Kentucky family raises cattle in horse country

The state is known for its horses, but with 1.1 million cows, it is also the largest cow-calf producer east of the Mississippi

VERSAILLES, Kentucky — In the middle of Thoroughbred country, the Allen family has been raising purebred Simmentals since 1974.

There are about 150 purebred Simmentals at Wayward Hill Farm at Versailles (pronounced Versale), and for Chris and his wife, Sara, who are full partners with his parents, Dr. Henry and Louann Allen, everything is about the cattle business.

Kentucky has about 1.1 million cows and is the largest cow-calf producing state east of the Mississippi River.

The farm consists of about 700 acres on seven different parcels in four counties. The home farm is about 15 minutes from Lexington.

“We got to a point a couple of years ago where we would either slow down or we keep going because we got so big. We see no need to slow down,” Chris said.

Expansion is difficult. They are competing for land with urban developers and the horse industry.

Undeveloped land near Lexington costs about US$10,000 an acre but further away prices fall to about $2,500 to $3,000 per acre.

“The farm next door is 76 acres and sold for $900,000,” Chris said.

Henry Allen is a veterinarian and does all the breeding work. The operation relies heavily on artificial insemination and embryo transfer for constant breed improvement.

“The majority of our business is selling seedstock. My goal is to make my genetics better and sell to commercial guys and to put as many pounds on their calves as they can,” Chris said.

Their annual bull sale averaged more than $4,750 last year and they have also enjoyed success before the judges.

Showing cattle at the major exhibitions like the American Royal Livestock Show at Kansas City, Missouri, and the National Western Stock Show at Denver, Colorado, promotes their program.

“Showing is our bad habit but we want our bad habit to make money and yet our bread and butter is the bull business. What gets us ahead is the show cattle,” he said.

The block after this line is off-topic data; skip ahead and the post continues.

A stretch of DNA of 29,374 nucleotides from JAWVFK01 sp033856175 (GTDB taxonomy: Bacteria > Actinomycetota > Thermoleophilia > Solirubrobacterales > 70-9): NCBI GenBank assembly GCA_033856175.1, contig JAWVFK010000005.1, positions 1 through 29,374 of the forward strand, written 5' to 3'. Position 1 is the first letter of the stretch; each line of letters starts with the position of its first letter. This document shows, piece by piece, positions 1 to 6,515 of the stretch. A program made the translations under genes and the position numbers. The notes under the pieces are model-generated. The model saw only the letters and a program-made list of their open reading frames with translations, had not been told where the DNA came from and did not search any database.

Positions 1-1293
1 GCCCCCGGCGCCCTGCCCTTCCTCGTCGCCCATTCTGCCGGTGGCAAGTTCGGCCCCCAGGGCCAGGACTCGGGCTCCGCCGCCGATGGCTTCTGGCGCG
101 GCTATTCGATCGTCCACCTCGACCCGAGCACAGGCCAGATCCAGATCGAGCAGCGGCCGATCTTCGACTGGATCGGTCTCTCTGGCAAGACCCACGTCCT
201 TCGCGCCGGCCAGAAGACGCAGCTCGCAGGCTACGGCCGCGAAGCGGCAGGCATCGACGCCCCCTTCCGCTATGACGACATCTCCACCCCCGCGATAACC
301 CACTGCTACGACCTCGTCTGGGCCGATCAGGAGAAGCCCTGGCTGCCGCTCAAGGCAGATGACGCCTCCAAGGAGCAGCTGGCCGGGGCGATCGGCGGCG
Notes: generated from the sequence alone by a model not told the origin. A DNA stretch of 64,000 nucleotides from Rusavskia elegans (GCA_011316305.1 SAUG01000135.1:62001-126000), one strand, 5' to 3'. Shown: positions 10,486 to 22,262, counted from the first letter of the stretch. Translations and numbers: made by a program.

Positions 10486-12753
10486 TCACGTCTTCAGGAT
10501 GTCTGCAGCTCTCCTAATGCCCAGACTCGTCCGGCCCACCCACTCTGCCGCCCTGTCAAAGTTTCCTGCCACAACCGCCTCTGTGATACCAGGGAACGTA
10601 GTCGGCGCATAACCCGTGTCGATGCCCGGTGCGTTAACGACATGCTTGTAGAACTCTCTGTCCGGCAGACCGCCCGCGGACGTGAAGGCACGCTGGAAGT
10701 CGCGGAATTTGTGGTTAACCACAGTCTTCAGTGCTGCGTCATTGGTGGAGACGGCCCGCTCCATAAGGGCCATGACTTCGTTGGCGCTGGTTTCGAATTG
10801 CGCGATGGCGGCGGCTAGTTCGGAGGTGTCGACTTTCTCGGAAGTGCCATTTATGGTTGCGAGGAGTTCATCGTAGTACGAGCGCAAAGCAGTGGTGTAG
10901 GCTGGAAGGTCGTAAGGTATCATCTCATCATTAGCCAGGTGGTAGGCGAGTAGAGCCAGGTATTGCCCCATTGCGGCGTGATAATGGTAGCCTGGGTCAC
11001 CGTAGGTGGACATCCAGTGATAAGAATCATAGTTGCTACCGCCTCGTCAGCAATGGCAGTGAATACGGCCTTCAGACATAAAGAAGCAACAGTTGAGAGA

Their bulls do well, but the females are also gaining a good reputation.

“We sell show heifers and we have been fortunate to have the winningest show heifer in North America,” said herdsman Nathan Hicks.

“We try to show at the highest level and we have had pretty good success at that,” he said.

They had a partnership in a Denver grand champion bull and their super cow is a young female named WHF Summer 365C that won national championships starting in 2017.

The goal is to do well with show cattle that can also work as breeders.

“We are one of the few operations in the breed that can do both. A lot of people are geared toward selling bulls and there are some who are geared toward showing. Very few try to commingle. We are seedstock producers first, but we try to keep everything in mind so our show cattle can work both ways,” said Hicks.

The goal is do better each year.

“We are never satisfied. We are constantly going for the next best thing,” said Chris.

The cattle are fed all commodities available from corn to oats, bean meal and cotton seed hulls.

The main grazing season is from May 1 to Nov. 1. Grass is stockpiled but winter grass is not as nutritious so the cattle are supplemented with extra feed.

“Our bulls are fed like athletes. I spare no expense when it comes to feeding the bulls. I feed them for longevity, testicular development and sound, functional feet. Without those, we have nothing,” Chris said.

The immediate area receives about 2,000 millimetres of annual rain on average. The average yearly precipitation in Alberta is 510 mm.

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